One of the longest running reality TV shows, with 15 seasons as of 2007, Survivor is an important text for considerations of race and ethnicity, legacies of imperialism, and the idea of the “multicultural” America. Survivor provides an evolving adventure narrative -one that relies upon the legacies of the past, like colonialism and imperialism, as well as the myths of the present and future, like tourism as a means of survival in a globalized economy. As these imperial contexts are adapted Survivor provides moments for (mostly white or white-identified) privileged, “multicultural” first-world Americans to participate in neo-colonial cultural and economic imperialism and cultural tourism - all from the comforts of our living rooms. While participation in American imperialism and televisual cultural tourism are certainly problematic, such participation can also be disruptive of simplistic notions of American culture, economics, politics, and identities and can tell us much about the ways in which ideas about race are “sold” by the show and interrupted and negotiated by its racialized contestants.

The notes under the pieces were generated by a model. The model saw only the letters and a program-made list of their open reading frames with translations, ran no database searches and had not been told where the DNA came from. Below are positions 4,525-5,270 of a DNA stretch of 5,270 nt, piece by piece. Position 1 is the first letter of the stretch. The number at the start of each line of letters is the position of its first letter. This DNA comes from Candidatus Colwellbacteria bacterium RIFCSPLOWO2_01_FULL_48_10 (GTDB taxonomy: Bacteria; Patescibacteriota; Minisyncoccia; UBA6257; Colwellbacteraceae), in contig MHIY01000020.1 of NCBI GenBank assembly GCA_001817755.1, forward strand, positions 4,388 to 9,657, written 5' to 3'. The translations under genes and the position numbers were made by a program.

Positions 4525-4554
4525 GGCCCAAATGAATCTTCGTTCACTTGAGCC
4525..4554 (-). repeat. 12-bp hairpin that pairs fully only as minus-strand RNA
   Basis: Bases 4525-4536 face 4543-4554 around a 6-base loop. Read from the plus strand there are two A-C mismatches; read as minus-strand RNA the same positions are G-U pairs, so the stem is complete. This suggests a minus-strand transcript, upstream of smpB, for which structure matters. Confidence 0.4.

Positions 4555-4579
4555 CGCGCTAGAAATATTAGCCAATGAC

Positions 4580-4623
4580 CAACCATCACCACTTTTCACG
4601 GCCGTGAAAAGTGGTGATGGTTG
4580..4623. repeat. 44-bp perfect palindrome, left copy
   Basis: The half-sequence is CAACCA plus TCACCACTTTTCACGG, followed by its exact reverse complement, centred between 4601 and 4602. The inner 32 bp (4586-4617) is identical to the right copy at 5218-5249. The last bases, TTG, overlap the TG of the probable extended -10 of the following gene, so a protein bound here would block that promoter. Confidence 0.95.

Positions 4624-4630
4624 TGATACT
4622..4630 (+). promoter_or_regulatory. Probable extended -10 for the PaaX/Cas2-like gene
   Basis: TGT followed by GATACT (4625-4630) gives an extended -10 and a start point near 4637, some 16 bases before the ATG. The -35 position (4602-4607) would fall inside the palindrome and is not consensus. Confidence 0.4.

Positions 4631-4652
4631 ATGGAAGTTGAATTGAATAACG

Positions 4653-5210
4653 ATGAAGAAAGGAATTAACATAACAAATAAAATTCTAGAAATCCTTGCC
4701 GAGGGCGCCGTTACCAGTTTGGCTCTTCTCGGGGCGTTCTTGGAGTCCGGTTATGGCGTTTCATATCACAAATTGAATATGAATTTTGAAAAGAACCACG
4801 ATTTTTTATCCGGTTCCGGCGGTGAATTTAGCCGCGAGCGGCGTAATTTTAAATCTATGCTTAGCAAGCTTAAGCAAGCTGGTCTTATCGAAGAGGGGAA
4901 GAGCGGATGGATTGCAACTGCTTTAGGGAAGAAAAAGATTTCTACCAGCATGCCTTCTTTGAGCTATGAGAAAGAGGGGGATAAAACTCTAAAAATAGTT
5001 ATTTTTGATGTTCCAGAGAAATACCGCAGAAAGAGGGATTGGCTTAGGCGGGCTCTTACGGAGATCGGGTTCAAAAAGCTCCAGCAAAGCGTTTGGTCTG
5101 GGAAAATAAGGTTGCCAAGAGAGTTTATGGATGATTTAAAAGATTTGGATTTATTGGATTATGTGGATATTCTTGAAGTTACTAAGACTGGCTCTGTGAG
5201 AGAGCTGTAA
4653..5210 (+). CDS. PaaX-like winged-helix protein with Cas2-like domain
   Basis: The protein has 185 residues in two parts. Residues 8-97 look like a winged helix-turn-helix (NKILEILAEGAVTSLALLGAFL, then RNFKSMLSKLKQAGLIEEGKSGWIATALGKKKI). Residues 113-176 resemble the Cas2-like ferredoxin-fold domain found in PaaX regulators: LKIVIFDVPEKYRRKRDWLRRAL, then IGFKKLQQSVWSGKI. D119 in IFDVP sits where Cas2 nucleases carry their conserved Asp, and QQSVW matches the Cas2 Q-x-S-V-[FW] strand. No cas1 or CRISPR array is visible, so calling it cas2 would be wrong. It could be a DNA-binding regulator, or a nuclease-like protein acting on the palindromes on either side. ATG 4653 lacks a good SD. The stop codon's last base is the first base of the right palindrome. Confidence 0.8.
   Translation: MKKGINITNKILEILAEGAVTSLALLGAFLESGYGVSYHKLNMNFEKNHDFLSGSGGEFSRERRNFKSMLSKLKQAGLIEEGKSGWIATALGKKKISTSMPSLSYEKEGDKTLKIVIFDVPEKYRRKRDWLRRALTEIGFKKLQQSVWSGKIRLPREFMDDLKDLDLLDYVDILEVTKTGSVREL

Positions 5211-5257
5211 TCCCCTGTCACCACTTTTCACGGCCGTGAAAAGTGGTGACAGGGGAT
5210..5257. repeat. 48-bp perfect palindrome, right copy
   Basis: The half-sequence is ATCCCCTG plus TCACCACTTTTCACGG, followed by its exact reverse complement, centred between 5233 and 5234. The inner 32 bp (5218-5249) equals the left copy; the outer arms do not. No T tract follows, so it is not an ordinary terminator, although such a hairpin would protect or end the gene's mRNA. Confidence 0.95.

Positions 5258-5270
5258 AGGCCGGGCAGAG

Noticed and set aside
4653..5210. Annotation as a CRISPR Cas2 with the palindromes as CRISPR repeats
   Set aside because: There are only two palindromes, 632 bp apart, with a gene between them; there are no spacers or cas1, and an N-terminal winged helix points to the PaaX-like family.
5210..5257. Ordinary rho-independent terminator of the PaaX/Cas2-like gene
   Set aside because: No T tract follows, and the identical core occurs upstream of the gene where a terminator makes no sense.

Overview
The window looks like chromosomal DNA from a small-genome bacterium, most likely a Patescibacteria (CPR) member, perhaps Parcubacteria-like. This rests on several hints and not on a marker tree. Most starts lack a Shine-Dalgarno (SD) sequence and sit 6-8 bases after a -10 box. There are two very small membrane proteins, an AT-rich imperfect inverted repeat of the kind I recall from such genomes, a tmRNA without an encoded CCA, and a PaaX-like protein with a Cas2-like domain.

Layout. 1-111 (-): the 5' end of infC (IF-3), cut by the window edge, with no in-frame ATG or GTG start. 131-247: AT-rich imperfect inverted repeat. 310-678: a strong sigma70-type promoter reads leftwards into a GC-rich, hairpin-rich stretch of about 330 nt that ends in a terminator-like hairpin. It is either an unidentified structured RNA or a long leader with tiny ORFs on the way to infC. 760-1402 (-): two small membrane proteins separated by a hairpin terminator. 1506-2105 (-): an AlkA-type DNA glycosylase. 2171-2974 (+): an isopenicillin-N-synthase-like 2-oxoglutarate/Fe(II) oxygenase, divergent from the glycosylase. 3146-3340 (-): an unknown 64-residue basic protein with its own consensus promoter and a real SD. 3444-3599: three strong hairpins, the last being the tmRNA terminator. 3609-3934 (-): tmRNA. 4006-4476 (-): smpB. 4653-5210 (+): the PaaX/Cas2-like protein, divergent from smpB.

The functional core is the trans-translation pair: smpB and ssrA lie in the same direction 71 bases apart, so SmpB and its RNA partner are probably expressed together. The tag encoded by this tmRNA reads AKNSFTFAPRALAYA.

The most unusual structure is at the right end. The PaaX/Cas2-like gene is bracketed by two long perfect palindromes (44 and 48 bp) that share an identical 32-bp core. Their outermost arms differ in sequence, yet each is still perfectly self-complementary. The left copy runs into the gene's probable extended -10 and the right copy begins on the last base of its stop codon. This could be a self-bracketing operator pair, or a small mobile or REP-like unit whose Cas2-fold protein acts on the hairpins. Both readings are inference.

(In) Visible Fissures and the “Multicultural American: Interrupting Race, Ethnicity, and Imperialism Through TV's Survivor
- Views Icon Views
- Share Icon Share
- Search Site
Sarah Hentges; (In) Visible Fissures and the “Multicultural American: Interrupting Race, Ethnicity, and Imperialism Through TV's Survivor. Ethnic Studies Review 1 January 2008; 31 (2): 100–125. doi: https://doi.org/10.1525/esr.2008.31.2.100
Download citation file: